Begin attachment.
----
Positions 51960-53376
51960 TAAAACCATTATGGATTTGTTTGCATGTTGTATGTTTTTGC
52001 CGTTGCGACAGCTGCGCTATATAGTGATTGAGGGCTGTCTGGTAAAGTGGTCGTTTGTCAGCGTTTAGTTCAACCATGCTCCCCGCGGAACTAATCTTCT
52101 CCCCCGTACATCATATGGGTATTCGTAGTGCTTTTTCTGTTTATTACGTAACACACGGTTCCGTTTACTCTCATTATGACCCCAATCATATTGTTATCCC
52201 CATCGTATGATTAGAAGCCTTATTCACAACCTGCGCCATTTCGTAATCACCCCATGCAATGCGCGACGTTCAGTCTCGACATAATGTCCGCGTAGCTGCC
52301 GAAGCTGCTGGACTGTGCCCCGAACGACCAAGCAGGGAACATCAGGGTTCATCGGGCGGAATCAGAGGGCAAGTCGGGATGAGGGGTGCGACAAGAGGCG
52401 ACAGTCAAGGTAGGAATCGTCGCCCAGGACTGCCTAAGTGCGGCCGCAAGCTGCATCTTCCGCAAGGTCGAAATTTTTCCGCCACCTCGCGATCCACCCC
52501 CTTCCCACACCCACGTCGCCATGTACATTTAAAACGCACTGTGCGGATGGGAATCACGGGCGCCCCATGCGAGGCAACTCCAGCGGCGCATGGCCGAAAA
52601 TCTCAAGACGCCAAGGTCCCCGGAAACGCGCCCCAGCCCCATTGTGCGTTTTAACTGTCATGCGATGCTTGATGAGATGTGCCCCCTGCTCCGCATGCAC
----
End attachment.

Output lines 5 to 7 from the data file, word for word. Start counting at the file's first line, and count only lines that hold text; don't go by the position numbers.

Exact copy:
52201 CATCGTATGATTAGAAGCCTTATTCACAACCTGCGCCATTTCGTAATCACCCCATGCAATGCGCGACGTTCAGTCTCGACATAATGTCCGCGTAGCTGCC
52301 GAAGCTGCTGGACTGTGCCCCGAACGACCAAGCAGGGAACATCAGGGTTCATCGGGCGGAATCAGAGGGCAAGTCGGGATGAGGGGTGCGACAAGAGGCG
52401 ACAGTCAAGGTAGGAATCGTCGCCCAGGACTGCCTAAGTGCGGCCGCAAGCTGCATCTTCCGCAAGGTCGAAATTTTTCCGCCACCTCGCGATCCACCCC